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Many companies are embracing test automation in an effort to move quicker and more efficiently, while simultaneously saving on costs. Test automation continues to experience growth year over year. In fact, in 2017 KPMG found an 85 percent increase in test automation in a two-year period across all industry domains.
Automation is a tool that all companies should prioritize when operating in an Agile development environment. However, while one of the main goals of test automation is to move faster, maturing test automation within a deployment pipeline should be a progressive, iterative process. If you try to automate too much, or automate the wrong things, you can end up slowing down and even hurting development and testing efforts.
The success you have will hinge on how you set up your automation practice, so the more attention you pay to the early stages, the more benefits you will realize in the long run.
In your journey to mature test automation within your deployment pipeline, you will move through three distinct stages: beginner, intermediate, and expert. We will explore the beginner stage in part one of this series.
Taking the First Step
At its core, automation is all about doing things better, faster, and cheaper. It improves coverage by increasing the number of tests you can run and improves test quality through repeatability. However, you need to crawl before you can walk and eventually run, so, like most things, it is advisable to start small with your test automation efforts.
The beginner stage of test automation starts with assessing the maturity of your testing organization and defining a goal of where you want to go. You’ll also need to develop a (or integrate an existing) framework on which to run your unit, integration, and functional tests. You can assess your testing maturity by self-evaluating across five key criteria:
1. Team – What is the team makeup? Where are the expertise gaps? Are QA and Dev teams working in silos?
2. Technology – What does the deployment pipeline look like? How are automated tests triaged? How is automation integrated with a VSC/TCM/BTS?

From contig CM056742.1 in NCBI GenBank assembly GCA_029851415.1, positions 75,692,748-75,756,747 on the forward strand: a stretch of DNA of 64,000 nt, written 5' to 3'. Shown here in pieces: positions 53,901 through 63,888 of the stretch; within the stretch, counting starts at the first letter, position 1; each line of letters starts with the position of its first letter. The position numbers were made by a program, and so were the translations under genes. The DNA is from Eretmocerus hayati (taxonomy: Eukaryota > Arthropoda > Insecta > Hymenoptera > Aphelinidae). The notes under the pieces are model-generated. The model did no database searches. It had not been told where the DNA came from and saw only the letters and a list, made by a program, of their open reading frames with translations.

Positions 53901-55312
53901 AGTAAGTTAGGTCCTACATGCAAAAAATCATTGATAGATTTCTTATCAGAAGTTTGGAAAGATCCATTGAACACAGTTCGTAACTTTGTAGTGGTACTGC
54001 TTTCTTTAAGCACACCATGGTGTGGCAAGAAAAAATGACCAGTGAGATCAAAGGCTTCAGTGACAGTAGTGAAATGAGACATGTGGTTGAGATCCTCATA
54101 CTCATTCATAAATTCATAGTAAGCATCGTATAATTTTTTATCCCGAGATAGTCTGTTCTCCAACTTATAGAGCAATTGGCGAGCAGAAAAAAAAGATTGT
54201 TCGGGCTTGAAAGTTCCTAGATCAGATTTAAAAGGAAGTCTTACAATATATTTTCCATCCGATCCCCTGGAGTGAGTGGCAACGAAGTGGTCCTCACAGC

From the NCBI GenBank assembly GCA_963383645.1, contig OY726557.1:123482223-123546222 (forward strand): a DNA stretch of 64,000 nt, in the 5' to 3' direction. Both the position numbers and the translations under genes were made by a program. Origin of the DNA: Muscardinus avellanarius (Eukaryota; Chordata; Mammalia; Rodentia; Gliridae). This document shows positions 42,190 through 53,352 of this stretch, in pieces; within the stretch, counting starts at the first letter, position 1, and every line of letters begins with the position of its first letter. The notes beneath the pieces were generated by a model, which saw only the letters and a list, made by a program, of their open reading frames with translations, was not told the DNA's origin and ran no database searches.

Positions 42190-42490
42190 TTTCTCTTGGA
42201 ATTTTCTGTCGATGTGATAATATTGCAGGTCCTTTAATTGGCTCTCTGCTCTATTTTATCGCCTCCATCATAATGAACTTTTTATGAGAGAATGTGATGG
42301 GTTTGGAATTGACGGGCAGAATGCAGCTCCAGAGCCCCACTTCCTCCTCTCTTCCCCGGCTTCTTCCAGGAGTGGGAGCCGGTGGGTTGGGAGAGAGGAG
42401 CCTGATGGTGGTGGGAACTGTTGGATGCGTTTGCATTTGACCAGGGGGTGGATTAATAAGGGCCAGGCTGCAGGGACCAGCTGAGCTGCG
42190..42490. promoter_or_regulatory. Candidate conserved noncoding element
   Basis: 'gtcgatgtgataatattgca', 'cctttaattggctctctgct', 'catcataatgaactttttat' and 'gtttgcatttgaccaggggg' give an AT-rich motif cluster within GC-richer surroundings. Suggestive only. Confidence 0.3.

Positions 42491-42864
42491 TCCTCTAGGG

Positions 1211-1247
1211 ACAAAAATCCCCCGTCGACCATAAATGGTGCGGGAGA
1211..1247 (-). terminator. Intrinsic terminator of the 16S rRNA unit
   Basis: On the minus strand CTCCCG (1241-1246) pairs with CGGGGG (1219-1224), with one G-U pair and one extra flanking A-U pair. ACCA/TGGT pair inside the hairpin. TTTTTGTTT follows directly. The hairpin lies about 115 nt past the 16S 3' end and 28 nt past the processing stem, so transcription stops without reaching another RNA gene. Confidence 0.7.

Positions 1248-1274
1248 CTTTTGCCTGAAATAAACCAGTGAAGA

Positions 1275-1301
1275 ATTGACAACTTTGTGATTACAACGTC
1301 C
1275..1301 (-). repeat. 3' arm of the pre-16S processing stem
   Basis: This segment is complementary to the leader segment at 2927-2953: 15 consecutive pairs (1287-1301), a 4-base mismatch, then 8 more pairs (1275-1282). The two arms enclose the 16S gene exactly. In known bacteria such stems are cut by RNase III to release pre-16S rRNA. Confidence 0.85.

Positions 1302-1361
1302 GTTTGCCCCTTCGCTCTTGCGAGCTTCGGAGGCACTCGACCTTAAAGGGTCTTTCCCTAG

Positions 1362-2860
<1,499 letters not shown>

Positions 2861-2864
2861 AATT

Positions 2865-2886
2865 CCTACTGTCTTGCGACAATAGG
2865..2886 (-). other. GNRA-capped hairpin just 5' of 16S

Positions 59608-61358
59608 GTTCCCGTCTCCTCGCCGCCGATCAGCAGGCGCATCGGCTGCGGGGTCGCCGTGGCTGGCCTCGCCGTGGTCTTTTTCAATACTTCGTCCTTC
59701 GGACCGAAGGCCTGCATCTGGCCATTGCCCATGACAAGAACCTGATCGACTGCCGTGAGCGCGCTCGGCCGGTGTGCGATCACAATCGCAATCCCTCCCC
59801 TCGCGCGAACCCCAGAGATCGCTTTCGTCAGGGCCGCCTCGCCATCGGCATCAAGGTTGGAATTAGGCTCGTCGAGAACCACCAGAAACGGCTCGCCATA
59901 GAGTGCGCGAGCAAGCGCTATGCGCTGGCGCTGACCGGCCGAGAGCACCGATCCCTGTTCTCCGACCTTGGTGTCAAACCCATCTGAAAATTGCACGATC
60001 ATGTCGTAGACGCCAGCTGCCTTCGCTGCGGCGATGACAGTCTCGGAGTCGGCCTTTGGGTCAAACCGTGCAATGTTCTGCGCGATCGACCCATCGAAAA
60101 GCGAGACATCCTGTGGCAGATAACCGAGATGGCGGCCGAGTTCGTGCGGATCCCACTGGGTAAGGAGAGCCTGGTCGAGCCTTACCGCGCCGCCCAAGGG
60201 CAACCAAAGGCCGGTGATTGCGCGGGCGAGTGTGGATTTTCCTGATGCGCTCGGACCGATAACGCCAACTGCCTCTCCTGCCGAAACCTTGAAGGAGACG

3. Process – When are tests written? How are bugs triaged and tests updated? How fast are sprint cycles? How does feedback guide test strategy?
4. Reporting – What is the test coverage? What are the common devices used? How are test results viewed? How is a "go/no-go" decision made? What is the automation ROI?
5. Pain – What are the existing pain points? What bugs have been missed?
Once you’ve assessed your maturity and developed a framework, you will want to focus on one main thing: Creating quick wins for your team. This will help to build confidence in your automation practice and get the full weight of the team involved.
Your development team can begin by checking in unit tests to immediately receive pass/fail feedback. After seeing these unit tests pass on a consistent basis, the team should then begin to prioritize developing a core set of functional smoke tests.
How often a set of smoke tests should be run initially will depend on your team's experience and bandwidth. A good rule of thumb is to start with a nightly smoke test that you can review each morning. This allows you to focus on code quality, test reliability, and process as opposed to performance and optimization. Eventually, though, you will want these automated tests up and running as part of your overarching build efforts so they are automatically triggered upon a successful build.
Steady iteration, where success is built on success, will help you gain valuable experience with your automation. Once you see your early unit and smoke tests passing consistently, you can consider adding more smoke tests to your automation suite. In general, you will want to keep the runtime of your tests to 15 minutes or less. As you advance your automation practice, you will find additional ways to run more smoke tests in a 15-minute period, such as test parallelization. We'll cover these strategies in the next article.
Though it’s not the most exciting part of test automation, setting up a documentation process is an important step in building a successful automation practice. The entire team should agree on a definition of "done" for automation tasks that need to be written out during sprint planning. While developing and documenting your automation processes, you should also look to answer the following questions: When should tests be run initially? How is the team notified when tests fail? Who is responsible for fixing failed tests? What is the action for triaging failures and logging bugs? Document the answers to the questions so everyone understands the protocol, otherwise you can expect to run into problems in the future as you scale up the speed and breadth of your practice.
How long you spend in the beginner stage of your automation journey will depend on a number of factors. In general, the hardest part of this stage is just getting the ball rolling. Try to set a goal of about eight weeks to stand up your initial test automation practice. This is a good pace that will all you to keep momentum. When time constraints, lack of prior experience, and competing priorities are large factors, consider pulling in turn-key solutions to get up and running quickly. Remember that your strategy can always be adjusted later. It's much easier make tweaks with an existing practice in place that can provide value to the team almost immediately.
Read Part 2: Building Confidence in Automation.